The Government’s controversial legislation to tackle ‘disguised employment’ arrangements goes through an important change from 6 April 2021 which could have a significant impact on anyone who uses a limited company to carry out their services for medium and large businesses.
The legislation – commonly referred to as “IR35” – was introduced by HMRC back in 2000 after a rapid increase in the number of contractors providing their services to end user clients via a limited company. Limited companies are subject to a more favourable tax regime and any profits extracted from a company by the individual can be done free from employment rates of National Insurance. HMRC suspected that many of those individuals using limited companies to engage with clients really ought to have been employees and were not genuine ‘self-employed’ subcontractors using their own companies. The IR35 legislation seeks to redress the tax advantage obtained through such arrangements by subjecting the company’s turnover to the standard PAYE Income Tax and NIC rules.
Up until this year, individuals using limited companies to provide their services to the private sector had to ‘self-certify’ their IR35 status. In other words, it was up to the individual to decide whether their company’s income was subject to the less favourable employment tax rules. Not satisfied that enough subcontractors were doing so correctly, HMRC has now decided (after a year’s delay due to the Covid-19 crisis) to shift the onus of responsibility to the end user of the service – ie ‘the client’.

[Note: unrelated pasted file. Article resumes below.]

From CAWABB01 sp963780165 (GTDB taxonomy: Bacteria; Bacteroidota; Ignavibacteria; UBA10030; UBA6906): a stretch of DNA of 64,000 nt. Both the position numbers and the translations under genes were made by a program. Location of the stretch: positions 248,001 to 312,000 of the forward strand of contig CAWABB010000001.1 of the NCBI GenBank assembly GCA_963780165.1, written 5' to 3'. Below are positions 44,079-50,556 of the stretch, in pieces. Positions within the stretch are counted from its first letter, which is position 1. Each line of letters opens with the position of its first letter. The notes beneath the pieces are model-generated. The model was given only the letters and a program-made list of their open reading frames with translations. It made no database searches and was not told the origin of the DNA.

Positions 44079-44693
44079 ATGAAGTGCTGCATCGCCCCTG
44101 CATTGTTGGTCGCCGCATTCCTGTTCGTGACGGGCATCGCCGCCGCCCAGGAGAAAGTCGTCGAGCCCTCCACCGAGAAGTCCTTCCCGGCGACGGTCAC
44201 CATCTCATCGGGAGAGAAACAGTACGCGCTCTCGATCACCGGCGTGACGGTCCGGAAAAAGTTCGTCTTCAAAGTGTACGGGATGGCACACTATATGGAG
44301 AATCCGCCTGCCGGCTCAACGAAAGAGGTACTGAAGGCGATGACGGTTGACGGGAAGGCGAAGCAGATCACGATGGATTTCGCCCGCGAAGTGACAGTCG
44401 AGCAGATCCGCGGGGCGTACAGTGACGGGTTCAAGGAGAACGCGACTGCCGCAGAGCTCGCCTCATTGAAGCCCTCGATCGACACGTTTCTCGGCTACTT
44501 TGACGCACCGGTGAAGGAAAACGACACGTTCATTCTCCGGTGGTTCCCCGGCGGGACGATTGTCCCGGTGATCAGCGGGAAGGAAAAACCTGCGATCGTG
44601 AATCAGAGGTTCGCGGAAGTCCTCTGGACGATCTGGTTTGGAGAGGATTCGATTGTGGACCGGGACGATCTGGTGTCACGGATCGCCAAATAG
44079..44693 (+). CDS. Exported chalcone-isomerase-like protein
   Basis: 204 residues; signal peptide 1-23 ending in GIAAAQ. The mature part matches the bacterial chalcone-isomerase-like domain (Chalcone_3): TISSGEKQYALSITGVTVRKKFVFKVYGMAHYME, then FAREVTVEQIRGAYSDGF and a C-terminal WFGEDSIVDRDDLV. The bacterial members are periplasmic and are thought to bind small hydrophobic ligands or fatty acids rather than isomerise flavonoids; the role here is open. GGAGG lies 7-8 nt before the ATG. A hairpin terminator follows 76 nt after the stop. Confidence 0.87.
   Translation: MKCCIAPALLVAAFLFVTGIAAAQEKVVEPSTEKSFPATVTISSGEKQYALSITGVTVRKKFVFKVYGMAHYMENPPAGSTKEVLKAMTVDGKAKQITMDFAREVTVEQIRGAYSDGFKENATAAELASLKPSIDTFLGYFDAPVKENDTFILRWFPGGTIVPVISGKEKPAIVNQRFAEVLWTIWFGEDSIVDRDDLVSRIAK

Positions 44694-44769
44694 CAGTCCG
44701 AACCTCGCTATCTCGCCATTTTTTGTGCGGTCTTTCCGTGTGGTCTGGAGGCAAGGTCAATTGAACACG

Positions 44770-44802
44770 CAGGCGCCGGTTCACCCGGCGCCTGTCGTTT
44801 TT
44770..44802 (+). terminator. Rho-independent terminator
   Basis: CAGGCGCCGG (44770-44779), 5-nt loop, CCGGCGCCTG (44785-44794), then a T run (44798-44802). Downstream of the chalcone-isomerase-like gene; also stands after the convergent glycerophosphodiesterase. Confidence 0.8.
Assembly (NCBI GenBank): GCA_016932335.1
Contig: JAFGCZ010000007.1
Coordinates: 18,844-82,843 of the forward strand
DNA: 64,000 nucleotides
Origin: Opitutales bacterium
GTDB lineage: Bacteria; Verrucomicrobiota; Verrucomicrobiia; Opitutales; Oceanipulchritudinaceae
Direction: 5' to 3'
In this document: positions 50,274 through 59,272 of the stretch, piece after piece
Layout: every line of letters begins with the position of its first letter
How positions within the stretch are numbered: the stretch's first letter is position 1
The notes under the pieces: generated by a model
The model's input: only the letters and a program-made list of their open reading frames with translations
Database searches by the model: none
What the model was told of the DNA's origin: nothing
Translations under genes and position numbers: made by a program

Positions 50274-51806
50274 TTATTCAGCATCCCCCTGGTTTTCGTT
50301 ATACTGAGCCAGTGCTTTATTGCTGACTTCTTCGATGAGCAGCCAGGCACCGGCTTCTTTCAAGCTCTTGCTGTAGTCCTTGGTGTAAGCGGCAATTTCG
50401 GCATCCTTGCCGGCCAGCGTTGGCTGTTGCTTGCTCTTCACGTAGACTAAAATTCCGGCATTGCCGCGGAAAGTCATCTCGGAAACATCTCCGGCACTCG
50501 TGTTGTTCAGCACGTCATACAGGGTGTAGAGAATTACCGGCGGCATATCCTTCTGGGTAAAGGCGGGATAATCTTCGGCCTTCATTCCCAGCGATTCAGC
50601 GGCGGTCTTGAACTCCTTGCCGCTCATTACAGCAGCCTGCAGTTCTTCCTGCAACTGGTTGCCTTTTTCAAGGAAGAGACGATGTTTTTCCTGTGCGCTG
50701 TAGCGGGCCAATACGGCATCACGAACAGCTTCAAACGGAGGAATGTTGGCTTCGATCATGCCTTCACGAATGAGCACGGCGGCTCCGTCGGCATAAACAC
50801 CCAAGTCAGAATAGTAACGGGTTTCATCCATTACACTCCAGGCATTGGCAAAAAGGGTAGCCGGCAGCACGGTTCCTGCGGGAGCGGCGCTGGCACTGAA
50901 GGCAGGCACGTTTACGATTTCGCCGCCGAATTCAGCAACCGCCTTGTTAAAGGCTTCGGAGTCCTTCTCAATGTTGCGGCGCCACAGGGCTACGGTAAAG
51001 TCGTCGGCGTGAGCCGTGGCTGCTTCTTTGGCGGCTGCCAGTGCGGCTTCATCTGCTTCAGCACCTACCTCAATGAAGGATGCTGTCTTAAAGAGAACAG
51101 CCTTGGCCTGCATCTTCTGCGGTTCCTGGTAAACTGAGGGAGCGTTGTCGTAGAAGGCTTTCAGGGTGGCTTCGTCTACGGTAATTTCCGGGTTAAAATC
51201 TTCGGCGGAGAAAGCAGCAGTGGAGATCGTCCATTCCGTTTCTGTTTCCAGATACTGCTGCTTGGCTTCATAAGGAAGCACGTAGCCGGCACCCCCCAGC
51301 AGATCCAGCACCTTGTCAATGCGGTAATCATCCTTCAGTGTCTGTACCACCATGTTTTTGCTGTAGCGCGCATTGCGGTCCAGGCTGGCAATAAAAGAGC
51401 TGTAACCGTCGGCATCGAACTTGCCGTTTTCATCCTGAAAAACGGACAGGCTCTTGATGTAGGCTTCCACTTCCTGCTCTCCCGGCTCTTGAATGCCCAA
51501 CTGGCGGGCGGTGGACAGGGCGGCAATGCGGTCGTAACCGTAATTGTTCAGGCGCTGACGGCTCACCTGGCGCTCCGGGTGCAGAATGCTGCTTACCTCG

From 6 April 2021, if the end user client is a medium or large company they will be required to review their existing and new contracting arrangements to ensure that IR35 is applied properly. Therefore, they will now be the ones responsible for accounting for and paying the related tax and NIC (including the additional employer’s NIC) to HMRC. Once a sub-contractor’s position under the legislation has been determined, the decision must be documented by the client within a “Status Determination Statement” alongside the justification for the decision.
This rule change will undoubtedly increase the number of arrangements assessed to be within the scope of IR35 as end user clients seek to ensure their own compliance. Another possible outcome is that such businesses will be more likely in the future to insist on taking individuals on via their payroll as they seek to step away from riskier engagements with small limited companies. This could result in a number of previously ‘self-employed’ off-payroll workers, some of which were quite correctly treated as such, paying more Income Tax and NIC.
However, it should be noted that the new rules do not apply if the end user client is a small company. A company is defined as ‘small’ if it meets two of the following criteria:
- having turnover of less than £10.2m
- a balance sheet total of less than £5.1m
- fewer than 50 employees.
If your business falls into this category and you often take on subcontractors who use their own limited companies, then it will remain the responsibility of the subcontractor to assess themselves to IR35 legislation.
On the other hand, if you are a subcontractor who often engages with larger businesses then be prepared to be approached by your clients as they seek to determine your status under the legislation. We recommend engaging in open and constructive discussion with your end client to ensure that a well-informed and correct status decision is made.
We recently held a webinar covering the ins and outs of IR35, which you may find useful. You can view a recording of this webainar here on the GWA video channel.
Of course the Greaves West & Ayre team is on hand to assist you in how best to prepare for IR35 and please do get in touch if you need further assistance.